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Businesses have never been as globalised as they are today. Numerous corporations from
developed, newly industrialised and developing countries operate on a global basis and need to
create financial statements using the accounting practices of their home country, as well as those
existing in their areas of operations. The divergence in accounting practices of different countries
creates the need for the preparation of separate financial and accounting statements and
subsequent reconciliation of differences. The international accounting fraternity is now steadily
moving towards global commonality in accounting practices and procedural reporting. The
International Accounting Standards Board (IASB) has been working towards convergence of global
accounting standards. Its mission is to develop and enforce a single set of global accounting
standards, based on preparation of high quality, transparent and comparable financial statements
for local and global users.
The IASB has been working on compiling a stable set of International Financial Reporting Standards
(IFRS) for first time users. The IFRS was mandated for all publicly listed companies in the European
Union in 2005 and has also been adopted by other countries like Australia. The IASB has also been
working very closely with the US Financial Accounting Standards Board (FASB), since 2002, to bring
about convergence between US GAAP and the IFRS. However, while significant work has been done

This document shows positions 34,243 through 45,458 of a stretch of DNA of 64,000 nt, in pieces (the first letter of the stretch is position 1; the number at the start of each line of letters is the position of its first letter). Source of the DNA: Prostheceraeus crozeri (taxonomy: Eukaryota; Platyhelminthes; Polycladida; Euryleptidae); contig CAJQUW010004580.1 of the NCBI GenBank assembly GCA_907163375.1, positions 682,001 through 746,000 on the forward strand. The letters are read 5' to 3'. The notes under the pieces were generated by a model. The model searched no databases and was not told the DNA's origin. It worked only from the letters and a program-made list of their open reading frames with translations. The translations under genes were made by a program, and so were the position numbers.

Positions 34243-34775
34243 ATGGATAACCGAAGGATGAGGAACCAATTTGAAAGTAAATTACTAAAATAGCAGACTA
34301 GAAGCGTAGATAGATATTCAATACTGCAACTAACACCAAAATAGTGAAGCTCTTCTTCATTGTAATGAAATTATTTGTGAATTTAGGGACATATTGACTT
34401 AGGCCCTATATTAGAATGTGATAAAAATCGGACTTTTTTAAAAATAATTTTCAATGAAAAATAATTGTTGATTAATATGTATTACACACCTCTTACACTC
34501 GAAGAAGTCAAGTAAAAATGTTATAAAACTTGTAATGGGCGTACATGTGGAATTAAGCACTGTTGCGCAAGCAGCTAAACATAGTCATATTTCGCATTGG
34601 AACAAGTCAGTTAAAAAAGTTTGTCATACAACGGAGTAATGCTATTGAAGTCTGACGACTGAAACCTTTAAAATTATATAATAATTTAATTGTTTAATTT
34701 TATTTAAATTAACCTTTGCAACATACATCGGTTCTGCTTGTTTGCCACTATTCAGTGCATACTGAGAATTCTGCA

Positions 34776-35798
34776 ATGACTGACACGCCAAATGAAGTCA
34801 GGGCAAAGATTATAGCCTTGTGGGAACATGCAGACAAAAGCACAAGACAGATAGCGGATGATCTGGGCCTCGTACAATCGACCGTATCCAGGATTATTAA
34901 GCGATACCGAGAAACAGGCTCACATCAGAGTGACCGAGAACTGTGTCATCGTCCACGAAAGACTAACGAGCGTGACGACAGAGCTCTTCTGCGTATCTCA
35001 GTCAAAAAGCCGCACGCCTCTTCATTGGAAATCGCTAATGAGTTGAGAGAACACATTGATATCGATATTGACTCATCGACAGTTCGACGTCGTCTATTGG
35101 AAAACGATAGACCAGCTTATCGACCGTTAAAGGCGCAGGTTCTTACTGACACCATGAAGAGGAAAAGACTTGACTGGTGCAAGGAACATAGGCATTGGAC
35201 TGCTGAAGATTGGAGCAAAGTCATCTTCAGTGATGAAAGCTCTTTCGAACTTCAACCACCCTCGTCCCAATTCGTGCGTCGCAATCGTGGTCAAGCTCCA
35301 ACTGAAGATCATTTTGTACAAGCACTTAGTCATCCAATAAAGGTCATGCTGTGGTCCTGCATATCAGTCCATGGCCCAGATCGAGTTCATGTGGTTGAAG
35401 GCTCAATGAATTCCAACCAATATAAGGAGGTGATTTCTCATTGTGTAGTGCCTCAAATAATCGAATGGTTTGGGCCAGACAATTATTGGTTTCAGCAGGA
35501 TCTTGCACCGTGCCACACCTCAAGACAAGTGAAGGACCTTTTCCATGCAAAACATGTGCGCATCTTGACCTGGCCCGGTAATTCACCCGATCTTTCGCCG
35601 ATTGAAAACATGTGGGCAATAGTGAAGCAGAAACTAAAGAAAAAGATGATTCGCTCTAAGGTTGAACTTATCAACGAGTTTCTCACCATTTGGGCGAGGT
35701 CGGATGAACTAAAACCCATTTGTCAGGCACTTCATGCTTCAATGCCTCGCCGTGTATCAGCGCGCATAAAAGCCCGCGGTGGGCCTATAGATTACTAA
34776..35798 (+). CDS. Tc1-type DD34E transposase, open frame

on harmonising IFRS with US GAAP and many pending issues are being currently addressed, a
number of accounting topics are still treated differently by these two systems.
A number of differences continue to remain in the accounting treatment of intangible assets.
Intangibles have been defined in various ways. Essentially they comprise of assets that do not have
physical presence and are represented by items like goodwill, brands and patents. These assets do
not have shape but do have values; which again are sometimes indeterminate but often capable of
estimation. They need to be under the direct control of the organization and capable of yielding
future financial gain to be termed as intangible assets belonging to the company. A strong legal right
that can lead to future financial gain is a good example of an intangible asset whose valuation is
quite indeterminate but nevertheless provides security and the potential for financial gain to an
The treatment of intangible assets has always been contentious and open to different
interpretations. Even today, while IFRS and US GAAP have moved towards convergence in a number
of accounting areas, significant differences still remain in their treatment of intangibles. These
differences are specific in the treatment of goodwill and research and development costs, and lead
to specific differences in the final preparation of financial statements.
It is the purpose of this assignment to examine the differences and similarities between US GAAP
and IFRS for the treatment of Goodwill, Research and Development costs, Brands, Patents and
Trademarks. A number of texts have been referred for this assignment, especially International
Accounting and Multinational Enterprises 6th edition by Radebaugh, Gray and Black, International